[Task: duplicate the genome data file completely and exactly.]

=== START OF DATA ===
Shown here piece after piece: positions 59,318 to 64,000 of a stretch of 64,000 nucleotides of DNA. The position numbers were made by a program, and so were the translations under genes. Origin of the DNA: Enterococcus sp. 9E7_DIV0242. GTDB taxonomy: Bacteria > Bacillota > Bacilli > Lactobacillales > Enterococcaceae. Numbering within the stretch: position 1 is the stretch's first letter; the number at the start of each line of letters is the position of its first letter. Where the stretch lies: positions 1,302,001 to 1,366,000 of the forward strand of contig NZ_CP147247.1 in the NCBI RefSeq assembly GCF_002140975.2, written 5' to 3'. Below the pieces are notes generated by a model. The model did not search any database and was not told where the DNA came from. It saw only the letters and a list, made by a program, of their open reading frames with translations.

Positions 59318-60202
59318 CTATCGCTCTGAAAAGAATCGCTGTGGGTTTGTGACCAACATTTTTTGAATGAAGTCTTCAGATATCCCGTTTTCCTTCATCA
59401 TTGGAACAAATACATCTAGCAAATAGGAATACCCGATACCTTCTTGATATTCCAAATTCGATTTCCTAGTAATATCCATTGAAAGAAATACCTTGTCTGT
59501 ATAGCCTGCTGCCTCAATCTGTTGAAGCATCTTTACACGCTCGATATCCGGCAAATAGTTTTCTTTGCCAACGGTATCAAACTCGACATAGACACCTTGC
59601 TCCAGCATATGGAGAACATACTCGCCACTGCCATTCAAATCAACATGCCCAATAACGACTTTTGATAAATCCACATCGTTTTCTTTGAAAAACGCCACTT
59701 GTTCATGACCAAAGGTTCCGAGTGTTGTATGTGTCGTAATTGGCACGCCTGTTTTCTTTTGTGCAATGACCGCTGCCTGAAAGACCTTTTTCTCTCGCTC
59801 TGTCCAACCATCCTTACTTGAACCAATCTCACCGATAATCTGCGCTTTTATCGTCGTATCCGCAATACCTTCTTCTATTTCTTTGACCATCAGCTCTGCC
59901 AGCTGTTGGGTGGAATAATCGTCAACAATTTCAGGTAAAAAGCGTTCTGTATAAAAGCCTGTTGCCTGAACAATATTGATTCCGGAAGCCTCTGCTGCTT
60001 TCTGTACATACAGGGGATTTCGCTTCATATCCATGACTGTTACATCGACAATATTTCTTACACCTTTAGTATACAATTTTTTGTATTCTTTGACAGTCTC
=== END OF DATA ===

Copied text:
Shown here piece after piece: positions 59,318 to 64,000 of a stretch of 64,000 nucleotides of DNA. The position numbers were made by a program, and so were the translations under genes. Origin of the DNA: Enterococcus sp. 9E7_DIV0242. GTDB taxonomy: Bacteria > Bacillota > Bacilli > Lactobacillales > Enterococcaceae. Numbering within the stretch: position 1 is the stretch's first letter; the number at the start of each line of letters is the position of its first letter. Where the stretch lies: positions 1,302,001 to 1,366,000 of the forward strand of contig NZ_CP147247.1 in the NCBI RefSeq assembly GCF_002140975.2, written 5' to 3'. Below the pieces are notes generated by a model. The model did not search any database and was not told where the DNA came from. It saw only the letters and a list, made by a program, of their open reading frames with translations.

Positions 59318-60202
59318 CTATCGCTCTGAAAAGAATCGCTGTGGGTTTGTGACCAACATTTTTTGAATGAAGTCTTCAGATATCCCGTTTTCCTTCATCA
59401 TTGGAACAAATACATCTAGCAAATAGGAATACCCGATACCTTCTTGATATTCCAAATTCGATTTCCTAGTAATATCCATTGAAAGAAATACCTTGTCTGT
59501 ATAGCCTGCTGCCTCAATCTGTTGAAGCATCTTTACACGCTCGATATCCGGCAAATAGTTTTCTTTGCCAACGGTATCAAACTCGACATAGACACCTTGC
59601 TCCAGCATATGGAGAACATACTCGCCACTGCCATTCAAATCAACATGCCCAATAACGACTTTTGATAAATCCACATCGTTTTCTTTGAAAAACGCCACTT
59701 GTTCATGACCAAAGGTTCCGAGTGTTGTATGTGTCGTAATTGGCACGCCTGTTTTCTTTTGTGCAATGACCGCTGCCTGAAAGACCTTTTTCTCTCGCTC
59801 TGTCCAACCATCCTTACTTGAACCAATCTCACCGATAATCTGCGCTTTTATCGTCGTATCCGCAATACCTTCTTCTATTTCTTTGACCATCAGCTCTGCC
59901 AGCTGTTGGGTGGAATAATCGTCAACAATTTCAGGTAAAAAGCGTTCTGTATAAAAGCCTGTTGCCTGAACAATATTGATTCCGGAAGCCTCTGCTGCTT
60001 TCTGTACATACAGGGGATTTCGCTTCATATCCATGACTGTTACATCGACAATATTTCTTACACCTTTAGTATACAATTTTTTGTATTCTTTGACAGTCTC